By Joe Rubino, Vice President & Global Chief Information Security Officer (CISO) at HCL Software
We are in a new world. As such, we can continue to expect significant change throughout all aspects of our lives for the foreseeable future. As the global workforce transitions with mobility at the cornerstone of the technology landscape, the foundational need for effective, comprehensive endpoint management rises to the forefront. Developed through my 20 years of security experience at HCL Software, Bloomberg Industry Group and the CIA, I’ve highlighted a few key focus areas below for navigating endpoint management effectively and securely in this new age. While these tips may be particularly salient during these challenging times, I’d encourage all of you to consider them all the time when evaluating what are – and what are not – the best business value returns of our time, effort, and expertise in endpoint management.
1. Radical Visibility
Now is not the time to be distracted or complacent. Now is the time for rapid transparency, radical honesty with yourself, your team, and the Board about strengths and weaknesses in your enterprise endpoint landscape. Ask yourself the following… Do I really know what my endpoint environment consists of? Do I have a clear understanding of VPN utilization throughout my enterprise? Is effective security tooling integrated across the entire attack surface? Are all endpoints receiving the latest patches? Is multifactor authentication deployed consistently and appropriately? Which endpoint devices are off-network, and which are on, and how is that changing over time? The list goes on and on. And unfortunately, many within the Security community have insufficient answers. Adequate visibility into these endpoint issues is foundational and particularly important in effectively managing the mobile workforce. While it’s tempting to say to yourself ‘sure, I have visibility gaps, but I’ve been able to manage up to this point’, fight the urge. We can’t protect what we can’t see. Now’s not the time to continue the status quo. Demand better.
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2. Simplified Operations
With this newly discovered Radical Visibility into your environment also comes the responsibility to take appropriate action to solidify existing protection and management mechanisms or deploy new ones altogether. But where do you start? Prioritization becomes critical. And while issue/risk prioritization will vary for each organization, I think we can all agree that there are foundational principles across every segment — to reduce complexity, consolidate redundant vendors, enhance focus on core security capabilities, and establish effective controls across the environment. The challenges we face as Security professionals are already quite complex, seemingly becoming more so every day, so let us not add to that complexity by onboarding security tools that aren’t integrated well within our existing environments, that take up massive amounts of resources (money, time, expertise) for teams to procure, deploy and maintain, and ultimately don’t enhance the visibility needs in a seamless way. I’ve witnessed talented, overworked operational security teams dedicate outsized portions of their time on the tool evaluation, negotiation, and procurement steps associated with onboarding. All-important activities, yes, but all activities that do impact a security teams’ availability to apply their expertise, incorporate their analysis into the challenges we face and ultimately, maximize value for their organization. Navigate that balance effectively. Simplify ownership. Remove redundant products that don’t work together. Maximize return on endpoint management investment. Demand better.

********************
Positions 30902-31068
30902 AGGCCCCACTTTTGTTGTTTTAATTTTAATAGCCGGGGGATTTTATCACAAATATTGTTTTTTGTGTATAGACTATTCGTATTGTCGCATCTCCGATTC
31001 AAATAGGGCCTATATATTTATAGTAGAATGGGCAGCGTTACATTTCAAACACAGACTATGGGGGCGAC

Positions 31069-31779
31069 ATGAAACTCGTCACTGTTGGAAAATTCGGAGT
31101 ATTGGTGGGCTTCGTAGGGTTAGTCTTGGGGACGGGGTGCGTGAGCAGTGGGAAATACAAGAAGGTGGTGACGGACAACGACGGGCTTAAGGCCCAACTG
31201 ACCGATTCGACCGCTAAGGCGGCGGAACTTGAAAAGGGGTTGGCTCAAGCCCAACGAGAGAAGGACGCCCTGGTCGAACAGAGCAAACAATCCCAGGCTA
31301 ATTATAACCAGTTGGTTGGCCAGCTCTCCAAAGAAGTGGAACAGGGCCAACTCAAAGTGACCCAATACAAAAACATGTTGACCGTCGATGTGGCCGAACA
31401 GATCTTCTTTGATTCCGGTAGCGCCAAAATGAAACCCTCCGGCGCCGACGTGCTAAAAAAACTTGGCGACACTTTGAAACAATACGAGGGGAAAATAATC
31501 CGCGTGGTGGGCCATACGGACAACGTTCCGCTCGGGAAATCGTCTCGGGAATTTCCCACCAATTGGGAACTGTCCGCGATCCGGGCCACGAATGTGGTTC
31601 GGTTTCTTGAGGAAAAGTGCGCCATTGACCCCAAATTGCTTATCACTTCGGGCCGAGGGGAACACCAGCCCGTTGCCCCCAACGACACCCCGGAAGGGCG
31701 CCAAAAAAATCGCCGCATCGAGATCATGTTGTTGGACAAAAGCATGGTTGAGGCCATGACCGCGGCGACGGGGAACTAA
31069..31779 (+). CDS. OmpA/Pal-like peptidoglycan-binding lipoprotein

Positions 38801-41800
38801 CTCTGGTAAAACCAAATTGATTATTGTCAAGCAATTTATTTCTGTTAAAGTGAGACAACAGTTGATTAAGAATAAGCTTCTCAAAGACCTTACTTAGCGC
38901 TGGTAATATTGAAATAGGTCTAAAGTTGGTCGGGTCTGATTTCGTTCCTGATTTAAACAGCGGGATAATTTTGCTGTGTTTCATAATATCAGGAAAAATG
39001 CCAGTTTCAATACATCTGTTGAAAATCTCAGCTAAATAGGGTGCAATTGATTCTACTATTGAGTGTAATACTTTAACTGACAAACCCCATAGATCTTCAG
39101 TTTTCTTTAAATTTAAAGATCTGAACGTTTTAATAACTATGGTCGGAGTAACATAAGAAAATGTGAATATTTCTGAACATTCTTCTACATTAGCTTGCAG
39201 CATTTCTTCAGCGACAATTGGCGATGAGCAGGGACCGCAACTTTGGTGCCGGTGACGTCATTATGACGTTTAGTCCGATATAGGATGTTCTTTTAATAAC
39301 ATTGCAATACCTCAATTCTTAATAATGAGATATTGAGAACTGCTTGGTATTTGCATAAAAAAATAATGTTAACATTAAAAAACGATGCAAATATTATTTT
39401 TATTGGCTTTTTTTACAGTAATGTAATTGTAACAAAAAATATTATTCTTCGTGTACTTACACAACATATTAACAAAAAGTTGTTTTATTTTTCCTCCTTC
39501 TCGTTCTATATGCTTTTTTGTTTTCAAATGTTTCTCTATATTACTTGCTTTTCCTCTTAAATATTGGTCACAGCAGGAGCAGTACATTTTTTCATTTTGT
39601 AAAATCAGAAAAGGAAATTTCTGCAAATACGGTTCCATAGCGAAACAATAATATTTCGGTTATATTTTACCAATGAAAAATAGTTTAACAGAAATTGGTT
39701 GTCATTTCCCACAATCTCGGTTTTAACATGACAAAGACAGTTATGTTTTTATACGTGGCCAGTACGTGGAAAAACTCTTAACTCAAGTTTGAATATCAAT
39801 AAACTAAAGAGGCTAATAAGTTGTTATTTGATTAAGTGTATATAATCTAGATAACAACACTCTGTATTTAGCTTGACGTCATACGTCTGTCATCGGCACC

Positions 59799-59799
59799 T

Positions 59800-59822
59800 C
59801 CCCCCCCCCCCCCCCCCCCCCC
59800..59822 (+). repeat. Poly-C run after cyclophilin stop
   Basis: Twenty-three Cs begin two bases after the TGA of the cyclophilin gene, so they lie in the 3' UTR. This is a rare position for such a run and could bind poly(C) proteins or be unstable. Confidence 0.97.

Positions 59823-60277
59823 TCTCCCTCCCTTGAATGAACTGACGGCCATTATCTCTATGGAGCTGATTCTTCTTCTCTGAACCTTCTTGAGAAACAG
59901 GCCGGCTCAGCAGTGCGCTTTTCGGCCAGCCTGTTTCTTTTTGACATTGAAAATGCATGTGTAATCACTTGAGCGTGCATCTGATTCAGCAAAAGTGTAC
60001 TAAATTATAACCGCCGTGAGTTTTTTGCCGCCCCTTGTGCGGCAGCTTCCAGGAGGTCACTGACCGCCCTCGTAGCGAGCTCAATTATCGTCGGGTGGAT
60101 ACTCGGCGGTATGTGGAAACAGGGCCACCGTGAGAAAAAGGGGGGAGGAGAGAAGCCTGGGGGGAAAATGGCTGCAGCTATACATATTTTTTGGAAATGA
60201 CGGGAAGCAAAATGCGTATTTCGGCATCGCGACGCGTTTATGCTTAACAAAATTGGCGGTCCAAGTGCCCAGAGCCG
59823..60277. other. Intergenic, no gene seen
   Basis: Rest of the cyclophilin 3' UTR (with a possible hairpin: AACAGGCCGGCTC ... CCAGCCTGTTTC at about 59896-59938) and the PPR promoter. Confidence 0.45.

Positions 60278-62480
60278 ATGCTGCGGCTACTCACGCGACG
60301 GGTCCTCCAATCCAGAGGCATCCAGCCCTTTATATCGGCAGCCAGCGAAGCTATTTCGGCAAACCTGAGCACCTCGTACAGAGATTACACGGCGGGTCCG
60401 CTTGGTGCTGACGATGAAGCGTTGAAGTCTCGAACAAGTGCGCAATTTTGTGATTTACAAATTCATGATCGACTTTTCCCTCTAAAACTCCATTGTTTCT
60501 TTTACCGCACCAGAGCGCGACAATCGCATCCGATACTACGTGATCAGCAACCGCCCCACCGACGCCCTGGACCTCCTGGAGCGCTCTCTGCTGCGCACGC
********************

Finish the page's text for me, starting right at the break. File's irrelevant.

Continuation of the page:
3. Gain – and Sustain – Assurance
Assurance is commonly defined as ‘confidence of mind or manner’. And within a security context, it ultimately centers on the question – do we/others have confidence that our technical, operational and managerial mechanisms provide effective protection. For those of us within the Security community, assurance is sacred. It’s grounded in straight talk, earned through diligent effort and clear communication with our colleagues, partners, customers and our executive teams. By adhering to the principles of radical visibility into our endpoint environment, and by simplifying operations that are directly aligned to value-added elements of the organization, we can gain (and sustain) the fundamental building blocks of lasting assurance. In this rapidly changing world, that assurance comes in many different forms – from legacy security compliance expectations, to evolving privacy mandates, to unique customer requirements. Couple that with assurance needed amongst your own executive team about competing resource needs and internal prioritization, sustaining assurance is certainly a challenge. So, don’t ignore the basics. By following the principles referenced above of focused visibility across your endpoint landscape, streamlined operations throughout your technology teams, and the adherence to a multi-faceted assurance model for the business, we will see a greater return on our investments, and thus, a greater sense of assurance in the capabilities that we provide. Our organizations and customers deserve better. We should deliver. Demand better.
Joe Rubino is Vice President & Global Chief Information Security Officer (CISO) at HCL Software. Prior to HCL, Joe spent 5 years as the Chief Information Security Officer at Bloomberg Industry Group and 15 years as an Intelligence Officer in the Office of Security at the Central Intelligence Agency (CIA).
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